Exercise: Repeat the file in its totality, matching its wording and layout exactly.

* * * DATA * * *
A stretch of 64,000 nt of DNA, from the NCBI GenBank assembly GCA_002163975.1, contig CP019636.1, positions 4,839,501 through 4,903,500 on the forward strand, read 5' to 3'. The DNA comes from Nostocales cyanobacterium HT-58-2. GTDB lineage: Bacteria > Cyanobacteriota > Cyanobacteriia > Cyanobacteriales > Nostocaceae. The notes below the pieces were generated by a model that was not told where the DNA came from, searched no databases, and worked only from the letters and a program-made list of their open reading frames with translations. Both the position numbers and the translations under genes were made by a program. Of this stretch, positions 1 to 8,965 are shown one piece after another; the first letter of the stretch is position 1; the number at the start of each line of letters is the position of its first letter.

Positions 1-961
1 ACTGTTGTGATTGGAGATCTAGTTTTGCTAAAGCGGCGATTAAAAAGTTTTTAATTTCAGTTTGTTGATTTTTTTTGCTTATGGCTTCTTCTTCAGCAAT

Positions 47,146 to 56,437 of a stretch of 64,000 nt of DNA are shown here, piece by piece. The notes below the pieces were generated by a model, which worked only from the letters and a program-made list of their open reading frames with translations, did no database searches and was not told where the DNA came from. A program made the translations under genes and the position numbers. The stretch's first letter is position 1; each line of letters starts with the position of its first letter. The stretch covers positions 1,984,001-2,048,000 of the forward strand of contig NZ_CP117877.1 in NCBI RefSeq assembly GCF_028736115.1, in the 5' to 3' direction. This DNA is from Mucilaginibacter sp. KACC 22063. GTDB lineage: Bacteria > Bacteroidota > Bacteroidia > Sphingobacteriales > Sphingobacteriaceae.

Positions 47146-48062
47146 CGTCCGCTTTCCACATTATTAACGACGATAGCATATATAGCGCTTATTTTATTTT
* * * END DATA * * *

A stretch of 64,000 nt of DNA, from the NCBI GenBank assembly GCA_002163975.1, contig CP019636.1, positions 4,839,501 through 4,903,500 on the forward strand, read 5' to 3'. The DNA comes from Nostocales cyanobacterium HT-58-2. GTDB lineage: Bacteria > Cyanobacteriota > Cyanobacteriia > Cyanobacteriales > Nostocaceae. The notes below the pieces were generated by a model that was not told where the DNA came from, searched no databases, and worked only from the letters and a program-made list of their open reading frames with translations. Both the position numbers and the translations under genes were made by a program. Of this stretch, positions 1 to 8,965 are shown one piece after another; the first letter of the stretch is position 1; the number at the start of each line of letters is the position of its first letter.

Positions 1-961
1 ACTGTTGTGATTGGAGATCTAGTTTTGCTAAAGCGGCGATTAAAAAGTTTTTAATTTCAGTTTGTTGATTTTTTTTGCTTATGGCTTCTTCTTCAGCAAT

Positions 47,146 to 56,437 of a stretch of 64,000 nt of DNA are shown here, piece by piece. The notes below the pieces were generated by a model, which worked only from the letters and a program-made list of their open reading frames with translations, did no database searches and was not told where the DNA came from. A program made the translations under genes and the position numbers. The stretch's first letter is position 1; each line of letters starts with the position of its first letter. The stretch covers positions 1,984,001-2,048,000 of the forward strand of contig NZ_CP117877.1 in NCBI RefSeq assembly GCF_028736115.1, in the 5' to 3' direction. This DNA is from Mucilaginibacter sp. KACC 22063. GTDB lineage: Bacteria > Bacteroidota > Bacteroidia > Sphingobacteriales > Sphingobacteriaceae.

Positions 47146-48062
47146 CGTCCGCTTTCCACATTATTAACGACGATAGCATATATAGCGCTTATTTTATTTT